Chinese man wins suit over forced conversion therapy

July 4, 2017 (4 weeks ago) 3:50 pm
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Conversion therapies are unscientific and ineffective, but they remain on offer at many clinics across China © AFP/File / STR

, Beijing, China, Jul 4 – A Chinese court has ordered a psychiatric hospital to compensate and apologise to a gay man who was forced to undergo conversion therapy — a ruling hailed by LGBT rights groups.

The 37-year-old man had been forcibly placed in the institution by his family in October 2015, shortly after he revealed his homosexuality to his wife and asked for a divorce, according to the verdict seen by AFP on Tuesday.

The hospital diagnosed him with “sexual preference disorder” and refused to allow him to leave despite his requests, forcing him to undergo a medicated treatment that would supposedly “cure” him.

The man, surnamed Yu, filed a lawsuit and last week a court in the city of Zhumadian, central Henan province, ruled in his favour, ordering the hospital to issue a public apology and pay him 5,000 yuan ($735).

“This verdict is of great importance for homosexuals because no laws offer protection against these forced treatments,” Peng Yanhui, director of the NGO LGBT Rights Advocacy China, told AFP.

Such conversion therapies are unscientific and ineffective, but they remain on offer at many clinics across China.

In 2001, China withdrew homosexuality from its list of mental illnesses, but homosexual men and women continue to face intense discrimination and family pressure.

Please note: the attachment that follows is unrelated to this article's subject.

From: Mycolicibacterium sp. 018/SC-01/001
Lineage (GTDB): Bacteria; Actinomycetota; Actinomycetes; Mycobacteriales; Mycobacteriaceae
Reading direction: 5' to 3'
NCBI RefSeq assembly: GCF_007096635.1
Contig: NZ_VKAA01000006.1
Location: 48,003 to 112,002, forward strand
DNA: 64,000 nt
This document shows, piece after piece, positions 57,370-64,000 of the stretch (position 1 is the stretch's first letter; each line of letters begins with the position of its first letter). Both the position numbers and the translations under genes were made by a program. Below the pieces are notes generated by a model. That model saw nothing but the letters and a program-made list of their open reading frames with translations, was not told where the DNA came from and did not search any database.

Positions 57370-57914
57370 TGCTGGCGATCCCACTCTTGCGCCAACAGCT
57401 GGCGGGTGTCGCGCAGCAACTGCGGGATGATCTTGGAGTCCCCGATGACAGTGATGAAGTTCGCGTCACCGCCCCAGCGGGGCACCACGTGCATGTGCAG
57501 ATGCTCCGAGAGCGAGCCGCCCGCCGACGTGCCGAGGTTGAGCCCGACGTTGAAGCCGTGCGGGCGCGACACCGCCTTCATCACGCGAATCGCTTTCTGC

Speaking last summer of his ordeal to AFP, Yu said he was strapped to a hospital bed for almost 20 days while forced to ingest a cocktail of pills intended to “correct” his sexual orientation, with hospital staff threatening to hit him if he refused to swallow.

The verdict recounted Yu’s statement that he was “treated by force” with medications and injections for 19 days.

The hospital said it had diagnosed him with anxiety disorder, stating he had a “tendency towards self-harm”.

The court dismissed the justification, stating that Yu’s medical record showed him to be stable, not suicidal — thereby making inpatient treatment by force a violation of his rights to personal freedom.

An unprecedented judgement was issued in a similar case in December 2014, when a Beijing court condemned a different clinic offering homosexuality “cures” in the southwestern metropolis of Chongqing.

The clinic was ordered to compensate Yang Teng, a young man traumatised by electroshocks administered to his genitals.

Despite the verdict, AFP reporters found last year that clinics in Chongqing still used electroshocks, confinement and chemical castration.

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